Looking directly at a reflection in the mirror, or at any reflection on a mirror at an angle near or far, triggers a certain amount of information that piles up on the instant, over the automatically perceived amount. For a synesthete, it would be easier to have the mirror surface covered and take in all the relevant info (we're talking about fractions of a second here) which include the 'empty space' too, and only subsequently remove the covering and adapt the already available info into some sort of correlated identification process. The actual image reflected is irrelevant at this point. Personally, the empty space which is seen in the mirror normally does not resemble the 'real' deal at all, and the fundamental perspective gets thrown out of the window, so to speak. Besides, shapes, colours and their size and density, plus their position within everything else in 'view' do not resonate the same on a mirror reflection. The little 'step' that gets clearly felt, which is the thickness of the mirror glass, causes the initial perception to stutter, metaphorically speaking, which tweaks the lingering feeling one is facing the equivalent of a lie. Again, all of this happens in a fraction of a second. A practical example could be imagining two birthday cakes, identical, set side by side. But one is made with sugar, the other with salt: they are identical, yet outrageously different, and both have an echo.
Curiously enough, the basic fact that the reflected image is, obviously, mirrored doesn't cause any sense of discrepancy over the whole, because a synesthete's view of anything usually includes all possible imaginable angles already (which, by the way, explains the so called awful sense of direction most syne people have) and the real angle in that particular situation and in that specific moment gets usually pulled out of the havoc and stands as the one to consider correct. Which makes me wonder about what is usually referred to as labyrinthitis, and how many patients suffering from this physical and very mechanical ear condition are in fact unknowingly or partially synesthetes and mistake the one for the symptoms of the other. I know more than a person in this situation, who suffered no traumas or infections or anything to support the development of labyrinthitis, the sudden appearance of which apparently baffles their doctors. However, it is not in my knowledge to state that these doctors are totally wrong regarding the methods to ease these particular situations, but I do undeniably think it (more on this in the next article 'Falling on the Ceiling').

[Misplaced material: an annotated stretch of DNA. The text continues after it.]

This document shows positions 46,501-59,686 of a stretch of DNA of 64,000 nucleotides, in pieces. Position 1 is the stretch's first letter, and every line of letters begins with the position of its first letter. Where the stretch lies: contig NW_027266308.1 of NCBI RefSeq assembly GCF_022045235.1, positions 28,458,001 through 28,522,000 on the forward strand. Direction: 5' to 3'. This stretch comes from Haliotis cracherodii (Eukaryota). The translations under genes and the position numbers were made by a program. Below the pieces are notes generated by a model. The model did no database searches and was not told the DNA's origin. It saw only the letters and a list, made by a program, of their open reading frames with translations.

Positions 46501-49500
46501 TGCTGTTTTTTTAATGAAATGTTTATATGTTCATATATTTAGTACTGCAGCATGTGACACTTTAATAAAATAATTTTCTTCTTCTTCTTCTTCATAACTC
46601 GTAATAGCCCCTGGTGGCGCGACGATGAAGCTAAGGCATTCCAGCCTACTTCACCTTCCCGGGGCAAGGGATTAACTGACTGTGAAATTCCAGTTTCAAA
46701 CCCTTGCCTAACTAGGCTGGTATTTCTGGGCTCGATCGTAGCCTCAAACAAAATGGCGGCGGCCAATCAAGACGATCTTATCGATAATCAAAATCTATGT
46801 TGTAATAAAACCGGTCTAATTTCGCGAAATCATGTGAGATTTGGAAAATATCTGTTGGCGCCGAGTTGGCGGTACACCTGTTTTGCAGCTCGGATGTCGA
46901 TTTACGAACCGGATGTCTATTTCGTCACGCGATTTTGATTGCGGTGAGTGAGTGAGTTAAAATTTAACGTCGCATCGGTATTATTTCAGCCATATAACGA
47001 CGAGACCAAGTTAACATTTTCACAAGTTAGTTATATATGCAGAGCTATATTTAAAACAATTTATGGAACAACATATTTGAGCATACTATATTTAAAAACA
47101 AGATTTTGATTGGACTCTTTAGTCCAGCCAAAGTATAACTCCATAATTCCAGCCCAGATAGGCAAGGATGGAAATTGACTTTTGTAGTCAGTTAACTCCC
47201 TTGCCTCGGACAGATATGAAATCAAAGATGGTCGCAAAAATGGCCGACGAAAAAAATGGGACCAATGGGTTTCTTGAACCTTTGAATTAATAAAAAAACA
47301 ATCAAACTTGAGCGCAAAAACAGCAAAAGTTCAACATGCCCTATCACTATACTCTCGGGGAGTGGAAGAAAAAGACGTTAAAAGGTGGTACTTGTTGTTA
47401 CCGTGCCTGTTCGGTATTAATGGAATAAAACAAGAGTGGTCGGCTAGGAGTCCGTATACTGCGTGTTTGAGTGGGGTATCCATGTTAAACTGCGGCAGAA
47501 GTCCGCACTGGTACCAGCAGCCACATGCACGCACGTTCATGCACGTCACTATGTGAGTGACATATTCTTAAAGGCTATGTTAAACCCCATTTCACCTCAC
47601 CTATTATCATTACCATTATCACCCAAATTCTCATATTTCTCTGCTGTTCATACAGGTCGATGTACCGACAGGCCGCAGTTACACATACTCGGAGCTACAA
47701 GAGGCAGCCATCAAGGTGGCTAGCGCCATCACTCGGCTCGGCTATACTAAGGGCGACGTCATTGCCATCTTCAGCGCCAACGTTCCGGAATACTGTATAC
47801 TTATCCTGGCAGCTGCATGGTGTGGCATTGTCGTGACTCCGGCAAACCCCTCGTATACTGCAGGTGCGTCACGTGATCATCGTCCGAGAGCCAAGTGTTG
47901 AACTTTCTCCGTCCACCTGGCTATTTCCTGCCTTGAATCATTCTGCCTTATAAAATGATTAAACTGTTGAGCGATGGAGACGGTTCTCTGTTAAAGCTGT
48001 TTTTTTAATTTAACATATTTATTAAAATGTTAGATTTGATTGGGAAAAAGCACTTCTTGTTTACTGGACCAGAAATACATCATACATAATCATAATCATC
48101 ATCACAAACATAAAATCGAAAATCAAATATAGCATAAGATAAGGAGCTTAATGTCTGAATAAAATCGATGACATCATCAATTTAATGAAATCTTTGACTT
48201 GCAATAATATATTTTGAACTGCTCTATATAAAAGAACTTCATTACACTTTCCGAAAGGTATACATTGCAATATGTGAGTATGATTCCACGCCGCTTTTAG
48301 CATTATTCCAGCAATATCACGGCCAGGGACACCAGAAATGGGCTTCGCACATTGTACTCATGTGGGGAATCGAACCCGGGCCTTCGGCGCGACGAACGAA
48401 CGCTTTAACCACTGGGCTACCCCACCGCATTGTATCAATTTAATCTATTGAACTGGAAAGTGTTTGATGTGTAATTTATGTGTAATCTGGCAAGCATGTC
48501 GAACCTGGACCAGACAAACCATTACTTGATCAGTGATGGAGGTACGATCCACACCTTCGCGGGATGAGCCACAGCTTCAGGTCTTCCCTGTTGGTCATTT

What might not be generally known is that a particularly receptive syne individual receives more than one mirrored image as is to start with, as the mere reflection on the glass surface (much like the reflection one gets walking past a shop window) gets sent along in the turmoil of info, astride the mirrored reflection of the metal sheet below it. It can have a sound like an echo, or a fragrance, it most certainly has a weight. It can be recognized as something that is there but can't be quite pinpointed, according to the lighting in the room. Strange as it may sound, a mirrored image can become a struggle for a syne person, and it can even happen unknowingly. One of the reasons to state this is that looking at a mirror is usually rather tiring. And of course I shan't even get close to explaining what a mirror reflected in another mirror does, although one of the things that it can trigger is a very definite sense of flying. A cracked mirror may certainly cause dismay, to say the least. Yet multiplied reflections on simple glass surfaces do not create so much havoc.
Once this initial multisensory impact is understood, wading through the image itself can be quite a task as well: because of the above mentioned reasons, every detail goes through the same process and it can be quite hard to see, ever, the entire image as a whole at any set time. In some individuals 'sight' gets overtook by other senses and the perceptions granted differ wildly. Bottom line, a syne person gets more or less annoyed, uneasy or restless in front of a mirror according to his/her sensitivity, regardless of the reflection, and tends not to linger there more than necessary.